When I’m trying to choose where to travel to next, I don’t often pick somewhere that I’ve already been. There are so many places to explore, my list keeps getting longer and longer, so with such little time and money, going back to a destination seems like a waste. Why not spend that time and money going somewhere new?
There have definitely been places I’ve absolutely loved, and familiarity makes returning to those an easy trip, so it’s always tempting. But to return can also be risky, because what if it’s not like I remember it? The friends I made there won’t be around, with only the lonely echoes of the laughs we shared. The place might have become way more touristy, crowded and noisy. I might not feel as relaxed and comfortable there as before, or worst of all, my favourite street food vendor might be gone!
When I was living in Vietnam I did, on occasion, return to places I’d already been, because sometimes I just needed an easy weekend away and didn’t have time to go further afield than where the plane landed. And now, of course, I’m back in New Zealand, where I spent three months travelling twelve years ago. While I probably will revisit some of the places I went before, I’m also looking for new experiences and to see new places.
I’ve got to give you five. Now the thing is, I can come up with lots of places I wouldn’t mind going back to, but not many that actually call me back, that I think of with longing. The first ones that come to mind are those that I’ve lived in, and it would be oh, so easy to just start my list with Jeonju, South Korea; Edinburgh, Scotland; and Hanoi, Vietnam. Each of those has a very special place in my heart and I would go back in a second.
But that feels like cheating. So here are five other places I have been that I would love to revisit someday:
1. Mawlamyine, Burma (Myanmar)
You probably know by now that I have an intense love for Burma. In fact, when people ask me what my favourite country I’ve ever visited is, Burma is usually the first that comes to mind.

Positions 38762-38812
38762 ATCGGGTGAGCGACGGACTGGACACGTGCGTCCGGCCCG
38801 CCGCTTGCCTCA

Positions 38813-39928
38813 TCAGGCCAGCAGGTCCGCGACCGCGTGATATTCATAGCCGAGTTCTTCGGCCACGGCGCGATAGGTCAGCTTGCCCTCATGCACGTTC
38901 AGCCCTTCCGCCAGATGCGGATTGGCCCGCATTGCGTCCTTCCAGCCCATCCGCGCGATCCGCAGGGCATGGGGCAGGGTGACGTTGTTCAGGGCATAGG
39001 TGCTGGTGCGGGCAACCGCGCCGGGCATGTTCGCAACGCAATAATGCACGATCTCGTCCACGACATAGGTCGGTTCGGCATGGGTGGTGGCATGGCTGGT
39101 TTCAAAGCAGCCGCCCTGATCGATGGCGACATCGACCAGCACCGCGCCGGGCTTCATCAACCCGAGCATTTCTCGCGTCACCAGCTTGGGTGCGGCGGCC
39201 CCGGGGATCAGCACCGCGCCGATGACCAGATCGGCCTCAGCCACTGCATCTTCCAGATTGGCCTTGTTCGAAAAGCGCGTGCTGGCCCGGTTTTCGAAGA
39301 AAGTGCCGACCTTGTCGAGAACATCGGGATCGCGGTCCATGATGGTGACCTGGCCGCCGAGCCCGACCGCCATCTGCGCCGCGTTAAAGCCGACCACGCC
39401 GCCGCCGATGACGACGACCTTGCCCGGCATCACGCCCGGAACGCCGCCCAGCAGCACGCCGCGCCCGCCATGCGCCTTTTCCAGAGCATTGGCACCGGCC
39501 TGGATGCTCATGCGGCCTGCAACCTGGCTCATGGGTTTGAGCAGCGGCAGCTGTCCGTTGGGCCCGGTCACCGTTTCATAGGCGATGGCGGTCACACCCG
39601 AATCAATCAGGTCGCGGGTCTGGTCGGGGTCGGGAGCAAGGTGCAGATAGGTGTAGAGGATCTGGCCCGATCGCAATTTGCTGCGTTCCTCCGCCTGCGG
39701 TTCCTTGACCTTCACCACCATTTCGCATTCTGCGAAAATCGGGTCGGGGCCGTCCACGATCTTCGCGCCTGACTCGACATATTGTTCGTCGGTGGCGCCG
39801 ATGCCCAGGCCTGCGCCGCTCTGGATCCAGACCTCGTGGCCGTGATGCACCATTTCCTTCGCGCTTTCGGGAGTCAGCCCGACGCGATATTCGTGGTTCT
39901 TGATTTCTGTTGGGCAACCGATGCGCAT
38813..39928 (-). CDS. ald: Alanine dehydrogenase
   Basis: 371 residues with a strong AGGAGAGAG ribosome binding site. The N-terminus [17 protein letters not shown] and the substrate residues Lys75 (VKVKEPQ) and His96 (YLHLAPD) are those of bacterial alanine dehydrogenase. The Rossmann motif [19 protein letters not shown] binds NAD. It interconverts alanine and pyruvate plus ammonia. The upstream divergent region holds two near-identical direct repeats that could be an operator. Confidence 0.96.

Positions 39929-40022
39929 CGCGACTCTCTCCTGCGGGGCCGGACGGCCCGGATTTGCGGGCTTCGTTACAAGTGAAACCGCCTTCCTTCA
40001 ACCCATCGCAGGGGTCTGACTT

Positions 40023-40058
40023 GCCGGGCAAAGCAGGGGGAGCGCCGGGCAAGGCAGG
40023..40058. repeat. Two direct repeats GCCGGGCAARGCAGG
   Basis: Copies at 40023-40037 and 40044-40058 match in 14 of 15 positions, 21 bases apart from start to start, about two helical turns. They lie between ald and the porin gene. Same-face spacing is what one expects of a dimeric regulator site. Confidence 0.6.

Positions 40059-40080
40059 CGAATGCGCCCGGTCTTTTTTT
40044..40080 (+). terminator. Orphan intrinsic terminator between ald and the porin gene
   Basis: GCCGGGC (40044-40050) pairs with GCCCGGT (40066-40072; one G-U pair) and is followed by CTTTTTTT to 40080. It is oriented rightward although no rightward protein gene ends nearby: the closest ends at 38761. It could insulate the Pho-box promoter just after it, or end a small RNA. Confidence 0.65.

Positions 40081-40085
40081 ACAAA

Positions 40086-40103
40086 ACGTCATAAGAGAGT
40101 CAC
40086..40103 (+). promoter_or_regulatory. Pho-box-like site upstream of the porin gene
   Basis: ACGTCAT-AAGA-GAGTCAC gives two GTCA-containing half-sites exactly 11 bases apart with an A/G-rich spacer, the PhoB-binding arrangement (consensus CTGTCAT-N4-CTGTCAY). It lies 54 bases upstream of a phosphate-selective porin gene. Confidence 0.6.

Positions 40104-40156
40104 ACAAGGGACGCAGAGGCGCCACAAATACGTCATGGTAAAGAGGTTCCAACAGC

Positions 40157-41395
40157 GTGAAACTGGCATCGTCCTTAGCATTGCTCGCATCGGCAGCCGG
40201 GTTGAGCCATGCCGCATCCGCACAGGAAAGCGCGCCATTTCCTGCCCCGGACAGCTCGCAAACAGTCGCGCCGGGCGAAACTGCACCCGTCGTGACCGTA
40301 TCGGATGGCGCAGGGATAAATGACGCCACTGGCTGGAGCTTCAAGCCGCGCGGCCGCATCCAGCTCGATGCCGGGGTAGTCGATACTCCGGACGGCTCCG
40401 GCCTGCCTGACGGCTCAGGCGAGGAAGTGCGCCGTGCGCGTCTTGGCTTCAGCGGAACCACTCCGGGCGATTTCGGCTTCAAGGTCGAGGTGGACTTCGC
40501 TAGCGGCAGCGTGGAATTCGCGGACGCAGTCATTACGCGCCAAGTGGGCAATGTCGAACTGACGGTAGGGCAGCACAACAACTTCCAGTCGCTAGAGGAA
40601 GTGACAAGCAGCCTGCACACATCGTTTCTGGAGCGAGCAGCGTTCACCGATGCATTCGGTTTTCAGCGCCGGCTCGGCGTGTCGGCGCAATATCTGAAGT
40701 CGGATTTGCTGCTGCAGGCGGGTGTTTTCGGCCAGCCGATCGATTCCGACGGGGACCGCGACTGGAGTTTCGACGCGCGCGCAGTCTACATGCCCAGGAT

But Mawlamyine goes the extra mile. It’s a sleepy seaside city of about 300,000 people, with a bustling market and waterfront, quiet streets and alleys to wander down, and a series of pagodas topping the ridge that runs the length of the town. There’s plenty to do outside of town as well, with the largest reclining Buddha in the world, Ogre Island, a mini Golden Rock, a monastery, and a waterfall (in the rainy season!)
The people here are exceptionally friendly, and I’ve spent many hours wandering the streets, looking at the old wooden houses, talking to people, and taking pictures.
The first time I went I stayed six days, and started to have thoughts about how I could stay, maybe start up a little cafe and/or English school. That’s how much I loved it.
And I’ve been back once already. Unfortunately I was only passing through so I should’ve just spent the night and moved on, but I couldn’t help myself and I stayed an extra day, just to enjoy the place. For dinner I went to the BBQ stands that line the waterfront in the evenings, and managed to find the same family I’d bought from several times on my previous visit, and wouldn’t you know, the woman recognized me! She’d actually remembered from an entire year earlier that I liked her chicken wings and corn and beer. Amazing!
2. Olomouc, Czech Republic
Nearing the end of a long, long trip, I found myself in Olomouc (pronounced Oh-loh-moats), worn out and ready to chill out a bit. And I was in the perfect place. Combine a 1000 year old city with beautiful surrounding countryside and nearby towns to explore, a charming town square, friendly people, and a fabulous hostel, and you’ve got a happy Jenny.
There are far fewer tourists here than there are in Prague, but so many areas to wander and explore and cafes to sit in and just people watch. And because it’s a university town, there are lots of opportunities to enjoy that delicious Czech beer. If beer isn’t your thing, visit a wine cellar and try a few. Be sure to take an empty pop bottle, and for just a few koruny they’ll fill it up with your favourite!